Teesside on the northeast coast of England has also become a centre for the development of low-carbon technologies, some by foreign companies wanting to exploit the area's long history of chemical engineering expertise built up under the former ICI. Air Products of the US is building what is expected to be the world's largest renewable energy plant at one of the sites within the Teesside cluster. It will process 350,000 tonnes/year of non-recyclable waste from landfill to produce up to 50MW of electricity, as well as hydrogen, chemicals and fuel.
The facility will use an advanced gasification technology developed by Westinghouse. Air Products has already announced it is planning to build a second, similar unit on the same site.
A Teesside consortium is planning to use carbon capture and storage technology to enable a mothballed local power station to start operating, with its CO2 emissions and those of local energy-intensive chemical plants being diverted into offshore saline aquifers and oil/gas fields.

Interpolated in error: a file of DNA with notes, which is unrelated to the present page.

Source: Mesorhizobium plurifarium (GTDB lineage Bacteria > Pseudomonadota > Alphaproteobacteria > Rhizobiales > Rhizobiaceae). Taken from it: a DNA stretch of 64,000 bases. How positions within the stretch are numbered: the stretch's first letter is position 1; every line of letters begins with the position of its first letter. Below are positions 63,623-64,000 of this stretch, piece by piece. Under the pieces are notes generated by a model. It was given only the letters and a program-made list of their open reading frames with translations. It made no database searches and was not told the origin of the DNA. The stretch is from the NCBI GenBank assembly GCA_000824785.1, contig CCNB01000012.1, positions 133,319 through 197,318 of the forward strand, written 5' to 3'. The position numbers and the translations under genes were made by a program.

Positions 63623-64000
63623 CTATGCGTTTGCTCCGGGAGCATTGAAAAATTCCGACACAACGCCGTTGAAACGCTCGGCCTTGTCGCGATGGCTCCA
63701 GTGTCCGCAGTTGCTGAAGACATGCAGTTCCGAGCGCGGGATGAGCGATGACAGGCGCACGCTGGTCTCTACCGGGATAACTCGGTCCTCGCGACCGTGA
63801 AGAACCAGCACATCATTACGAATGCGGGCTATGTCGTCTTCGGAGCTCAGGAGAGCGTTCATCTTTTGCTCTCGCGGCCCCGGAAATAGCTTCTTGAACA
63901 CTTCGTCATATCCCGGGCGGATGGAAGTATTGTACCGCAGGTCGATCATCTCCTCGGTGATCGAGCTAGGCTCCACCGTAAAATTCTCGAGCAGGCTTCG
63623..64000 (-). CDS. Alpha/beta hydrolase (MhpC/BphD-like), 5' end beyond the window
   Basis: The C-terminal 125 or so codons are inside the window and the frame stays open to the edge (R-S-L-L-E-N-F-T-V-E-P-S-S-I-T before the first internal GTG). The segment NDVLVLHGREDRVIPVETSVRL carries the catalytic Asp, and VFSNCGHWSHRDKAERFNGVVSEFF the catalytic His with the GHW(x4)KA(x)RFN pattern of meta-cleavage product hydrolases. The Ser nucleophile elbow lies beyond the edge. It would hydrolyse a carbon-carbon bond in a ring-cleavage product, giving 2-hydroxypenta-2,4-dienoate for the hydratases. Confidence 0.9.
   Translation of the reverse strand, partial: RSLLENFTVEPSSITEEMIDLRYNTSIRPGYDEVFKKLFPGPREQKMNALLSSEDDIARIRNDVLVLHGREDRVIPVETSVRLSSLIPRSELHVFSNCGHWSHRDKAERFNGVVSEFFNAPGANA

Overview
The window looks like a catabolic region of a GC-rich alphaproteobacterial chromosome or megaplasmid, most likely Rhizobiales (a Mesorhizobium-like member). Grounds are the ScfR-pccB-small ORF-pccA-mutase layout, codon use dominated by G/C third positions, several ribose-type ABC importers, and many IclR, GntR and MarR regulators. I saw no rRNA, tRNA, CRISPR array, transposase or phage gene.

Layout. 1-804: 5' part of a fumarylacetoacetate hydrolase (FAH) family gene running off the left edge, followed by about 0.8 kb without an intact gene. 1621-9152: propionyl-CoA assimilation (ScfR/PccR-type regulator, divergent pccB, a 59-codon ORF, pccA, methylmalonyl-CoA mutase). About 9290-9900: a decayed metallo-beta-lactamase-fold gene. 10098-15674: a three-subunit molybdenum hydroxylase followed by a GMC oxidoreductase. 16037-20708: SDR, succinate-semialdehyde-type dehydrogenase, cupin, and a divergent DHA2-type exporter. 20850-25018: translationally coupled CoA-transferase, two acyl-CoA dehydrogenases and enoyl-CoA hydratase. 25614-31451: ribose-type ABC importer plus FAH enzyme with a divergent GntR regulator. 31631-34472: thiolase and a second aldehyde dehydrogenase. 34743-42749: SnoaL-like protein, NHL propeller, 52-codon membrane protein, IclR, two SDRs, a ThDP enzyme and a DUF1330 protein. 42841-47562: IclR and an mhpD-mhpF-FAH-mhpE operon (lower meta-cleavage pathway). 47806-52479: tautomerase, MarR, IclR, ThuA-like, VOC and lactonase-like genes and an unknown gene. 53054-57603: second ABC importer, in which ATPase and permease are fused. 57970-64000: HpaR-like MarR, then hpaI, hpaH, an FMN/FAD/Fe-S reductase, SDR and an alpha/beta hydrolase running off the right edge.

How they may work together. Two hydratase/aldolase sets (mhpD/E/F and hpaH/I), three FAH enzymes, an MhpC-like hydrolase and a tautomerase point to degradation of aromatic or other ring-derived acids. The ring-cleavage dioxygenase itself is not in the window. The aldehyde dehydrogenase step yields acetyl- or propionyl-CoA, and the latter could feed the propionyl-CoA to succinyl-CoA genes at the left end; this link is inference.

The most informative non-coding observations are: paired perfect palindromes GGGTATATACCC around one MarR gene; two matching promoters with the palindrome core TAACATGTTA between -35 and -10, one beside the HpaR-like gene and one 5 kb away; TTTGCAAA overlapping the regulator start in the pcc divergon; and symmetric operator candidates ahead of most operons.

At Wilton, the large site at the core of the Teesside cluster, the state-funded Centre for Process Innovation (CPI) has its main research centre where state-of-the-art equipment is provided to enable chemical, biotech and other companies to test new technologies. In December the UK government allocated £38m ($60m,€44m) for the CPI to set up a National Biologics Industrial Innovation Centre.
Leuna, a 90-year-old chemical site in eastern Germany, is an example of a location which has recently decided to extend its operations into R&D. The Fraunhofer Institute opened last year a research centre for chemical-biotechnology processes, while ThyssenKrupp Uhde, the engineering company, has been building in alliance with the US biochemical producer Myriant a pilot plant on the site for the testing of a succinic acid technology.
"We want to attract R&D projects to the site because they can be a source of new investment ideas and could offer opportunities for not only the expansion of the site but also the region's economy," explains Martin Naundorf, Leuna's business development manager.
The site has its own long-term research project with industrial and academic partners developing technologies based on turning local lignite into chemical feedstocks. But what was originally to be a €1bn has recently been downgraded to one of less than €500m because of economic and environmental problems.